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Home / Science / A dark matter detector has just recorded one of the rarest events known to science

A dark matter detector has just recorded one of the rarest events known to science



Thanks to the XENON1T dark matter detector located beneath the Gran Sasso mountains in Italy, scientists have detected one of the rarest events ever discovered: a specific type of radioactive decay in xenon-124.

It's an amazing achievement because the decay of this isotope is extreme, extremely slow. In fact, xenon-124 has a half-life of 1.8 x 10 over the power of 22 years – about a trillion times longer than the age of the universe.

In radioactive decay, half-life refers to the time for half of the atomic nuclei in a given sample that would spontaneously change due to one of the many types of radioactive decay, often spitting out or trapping protons, neutrons and electrons in different combinations includes.

In this case, a research team succeeded in observing a special event called a double-electron trap, in which two protons within a xenon atom simultaneously absorbed two electrons, resulting in two neutrons ̵

1; the team's "rare thing multiplied by another rare thing called "ultra-rare."

This exciting observation was made thanks to the incredibly precise calibration of XENON1T – the instrument is designed to study interactions of hypothetical particles of dark matter with atoms in the 1,300 kilograms (2,866 lbs ) of xenon isotopes packed into the tank of the device.

In this case, the sensors designed to monitor such interactions detected the isotope decay itself, resulting in a rare observation

"We have actually seen how this disintegration occurred," sa One of the researchers, Ethan Brown of the Rensselaer Polytechnic Institute (RPI) in New York. "It's the longest, slowest process ever directly observed, and our dark matter detector was sensitive enough to measure it."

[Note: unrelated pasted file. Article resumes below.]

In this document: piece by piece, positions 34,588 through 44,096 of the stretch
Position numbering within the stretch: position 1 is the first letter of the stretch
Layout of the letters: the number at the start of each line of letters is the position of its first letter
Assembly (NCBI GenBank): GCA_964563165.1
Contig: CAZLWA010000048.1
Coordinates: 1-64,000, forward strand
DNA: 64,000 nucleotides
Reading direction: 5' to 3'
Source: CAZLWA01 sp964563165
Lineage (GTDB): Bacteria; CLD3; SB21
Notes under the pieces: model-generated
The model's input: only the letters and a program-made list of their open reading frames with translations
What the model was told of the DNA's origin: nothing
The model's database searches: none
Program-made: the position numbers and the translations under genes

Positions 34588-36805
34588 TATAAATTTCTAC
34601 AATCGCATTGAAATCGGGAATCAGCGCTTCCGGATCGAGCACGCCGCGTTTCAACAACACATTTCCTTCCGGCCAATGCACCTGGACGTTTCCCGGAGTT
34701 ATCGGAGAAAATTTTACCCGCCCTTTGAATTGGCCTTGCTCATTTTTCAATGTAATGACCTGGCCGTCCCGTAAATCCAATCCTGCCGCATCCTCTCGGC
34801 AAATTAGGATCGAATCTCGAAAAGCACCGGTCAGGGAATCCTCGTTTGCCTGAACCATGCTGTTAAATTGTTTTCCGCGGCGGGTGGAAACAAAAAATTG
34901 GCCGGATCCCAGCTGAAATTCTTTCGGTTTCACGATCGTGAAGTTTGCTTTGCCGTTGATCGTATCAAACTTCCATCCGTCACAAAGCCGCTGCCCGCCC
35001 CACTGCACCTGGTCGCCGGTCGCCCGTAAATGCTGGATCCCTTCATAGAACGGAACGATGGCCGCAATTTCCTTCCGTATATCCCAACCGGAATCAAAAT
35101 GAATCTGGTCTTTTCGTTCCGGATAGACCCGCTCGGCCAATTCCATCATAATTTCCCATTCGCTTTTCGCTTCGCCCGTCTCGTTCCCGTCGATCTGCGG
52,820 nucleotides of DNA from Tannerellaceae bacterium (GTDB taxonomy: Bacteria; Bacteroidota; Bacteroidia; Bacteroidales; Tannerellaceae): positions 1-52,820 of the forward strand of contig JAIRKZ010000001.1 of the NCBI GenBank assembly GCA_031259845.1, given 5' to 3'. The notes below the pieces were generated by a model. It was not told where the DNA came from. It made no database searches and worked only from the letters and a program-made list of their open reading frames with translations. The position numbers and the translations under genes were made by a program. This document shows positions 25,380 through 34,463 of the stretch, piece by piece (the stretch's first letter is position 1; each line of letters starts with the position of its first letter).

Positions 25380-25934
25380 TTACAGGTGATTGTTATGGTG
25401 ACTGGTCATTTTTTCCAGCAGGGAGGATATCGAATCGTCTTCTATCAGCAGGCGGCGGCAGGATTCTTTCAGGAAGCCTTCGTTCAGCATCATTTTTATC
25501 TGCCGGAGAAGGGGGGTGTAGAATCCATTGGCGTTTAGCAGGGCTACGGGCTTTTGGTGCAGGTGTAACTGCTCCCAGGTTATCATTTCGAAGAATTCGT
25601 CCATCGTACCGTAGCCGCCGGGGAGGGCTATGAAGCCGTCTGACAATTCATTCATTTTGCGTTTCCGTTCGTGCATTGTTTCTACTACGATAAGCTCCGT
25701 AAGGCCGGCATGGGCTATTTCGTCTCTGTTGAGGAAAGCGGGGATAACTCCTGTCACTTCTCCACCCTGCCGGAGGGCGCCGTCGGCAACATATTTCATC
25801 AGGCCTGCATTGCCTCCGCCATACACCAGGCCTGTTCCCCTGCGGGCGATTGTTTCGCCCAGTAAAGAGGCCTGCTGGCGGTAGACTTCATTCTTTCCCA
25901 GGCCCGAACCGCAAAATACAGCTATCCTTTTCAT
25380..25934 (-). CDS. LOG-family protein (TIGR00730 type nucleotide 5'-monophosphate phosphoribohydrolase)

"It's amazing to have witnessed this process, and he says that our detector can ever measure the rarest things ever recorded."

Scientists have never directly observed the radioactive decay of this xenon isotope, even though its half-life since 1955 has been theorized. This is a direct proof of something we have been looking for for decades. [19659003] What actually happens is that XENON1T detects the signals emitted by electrons in the atom, rearranging themselves to pick up the two signals contained in the core. As Gizmodo reports, it does not quite meet the statistical threshold to be considered a discovery, but it is still an incredible observation.

"Electrons that are caught twice are removed from the innermost shell around the core, and this creates space in this shell," says Brown. "The remaining electrons collapse into the ground state, and we saw this breakdown in our detector."

Although XENON1T was built for the search for dark matter, it shows how these instruments can lead to other important insights. This latest observation could teach us more about neutrinos, abundant but difficult to detect particles that scientists have hunted for decades.

In this case, the researchers saw a two-neutrino double-electron trap – the result of the rearrangement of electrons Two neutrinos were emitted from the atomic nucleus. The next challenge they will face is the detection of a neutron-free double electron trap – an event even rarer than this.

This, in turn, could help unravel some of the deepest secrets of particle physics.

"This is a fascinating result that extends the boundaries of knowledge of the most basic properties of matter," says Curt Breneman of the RPI, who was not directly involved in the study.

"Dr. Brown's work on calibrating the detector and making sure that the xenon is cleaned to the highest possible degree of purity, was crucial to this important observation."

The research was conducted in Nature released.


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